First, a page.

Vascular deficiency, such as deleterious change of endothelial cells, becomes the prominent feature of hippocampal microvessels during the processes of aging in rodents and it seems to be associated with deficiency of intellectual behavior in aged subjects. The hippocampal microvessels and hippocampal pyramidal neurons form and accumulate intermediates of advanced Maillard reaction (glycation) end products, specifically Nε- carboxymethyl lysine (CML) and CML in rodents during the processes of aging. CML facilitates proliferation of endothelial cells in culture. However, further conjugation of CML with the substance(s) seems to occur in the microvessels and pyramidal neurons of hippocampus and it brings about deleterious change of endothelial cells and pyramidal neuron death. This would cause deficiency of recognition and reference memory in rodents during the processes of aging. In man in Alzheimer's disease (AD), one might speculate that formation and accumulation of CML in the hippocampal microvessels initiate the accumulation of amyloid to produce cerebral amyloid angiopathy and it brings about hypoglycemia and hypoxia in the hippocampal pyramidal neurons. Furthermore, formation and accumulation of CML in the hippocampal pyramidal neurons initiate the deposition of neurofibrillary tangles and senile plaques which cause neuronal death. In this way, vascular deficiency of hippocampal microvessels seems to be associated with the demented disease, the atrophic process of the brain and accumulation of amyloid in the brain in man. In terms of vascular deficiency concerns, the vascular change of the retinal capillaries becomes also a prominent feature during the processes of aging and it has a positive correlation with the vascular change of hippocampal capillary. In man during senescence, one might also speculate that vascular change of eye capillaries would become the early market for diagnosis of dementia in AD.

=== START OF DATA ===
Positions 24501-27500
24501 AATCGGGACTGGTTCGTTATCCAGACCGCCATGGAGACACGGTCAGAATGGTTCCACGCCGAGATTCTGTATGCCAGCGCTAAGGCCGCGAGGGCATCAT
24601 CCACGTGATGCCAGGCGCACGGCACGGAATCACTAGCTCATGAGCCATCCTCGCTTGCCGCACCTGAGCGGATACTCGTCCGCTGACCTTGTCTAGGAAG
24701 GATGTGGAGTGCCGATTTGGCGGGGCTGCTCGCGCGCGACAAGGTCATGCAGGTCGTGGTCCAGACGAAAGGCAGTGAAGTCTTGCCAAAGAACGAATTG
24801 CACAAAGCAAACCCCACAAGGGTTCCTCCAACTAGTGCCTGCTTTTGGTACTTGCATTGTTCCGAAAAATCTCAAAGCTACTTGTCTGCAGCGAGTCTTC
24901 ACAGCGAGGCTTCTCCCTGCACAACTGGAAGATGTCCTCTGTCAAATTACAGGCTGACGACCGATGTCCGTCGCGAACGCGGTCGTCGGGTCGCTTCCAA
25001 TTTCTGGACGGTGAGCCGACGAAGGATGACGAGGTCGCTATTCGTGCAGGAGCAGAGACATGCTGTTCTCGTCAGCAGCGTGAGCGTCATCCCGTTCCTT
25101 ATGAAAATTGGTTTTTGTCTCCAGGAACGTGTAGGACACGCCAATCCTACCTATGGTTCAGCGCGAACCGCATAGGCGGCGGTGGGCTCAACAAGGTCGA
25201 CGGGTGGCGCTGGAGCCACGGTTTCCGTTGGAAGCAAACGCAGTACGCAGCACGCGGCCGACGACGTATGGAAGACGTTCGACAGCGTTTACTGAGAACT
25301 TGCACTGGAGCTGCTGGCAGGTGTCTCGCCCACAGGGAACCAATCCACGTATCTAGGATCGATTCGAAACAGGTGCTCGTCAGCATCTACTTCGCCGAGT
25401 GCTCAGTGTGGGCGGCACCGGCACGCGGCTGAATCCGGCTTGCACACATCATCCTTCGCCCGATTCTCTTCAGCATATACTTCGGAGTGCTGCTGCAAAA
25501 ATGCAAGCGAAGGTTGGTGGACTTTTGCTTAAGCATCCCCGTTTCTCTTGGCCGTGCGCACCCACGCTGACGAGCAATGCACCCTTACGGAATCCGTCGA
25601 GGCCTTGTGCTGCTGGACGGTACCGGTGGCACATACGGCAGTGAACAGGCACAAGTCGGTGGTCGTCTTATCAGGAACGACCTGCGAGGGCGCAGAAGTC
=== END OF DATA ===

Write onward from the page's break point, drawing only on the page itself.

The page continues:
- Advanced Maillard reaction (glycation) end products
- Vascular deficiency
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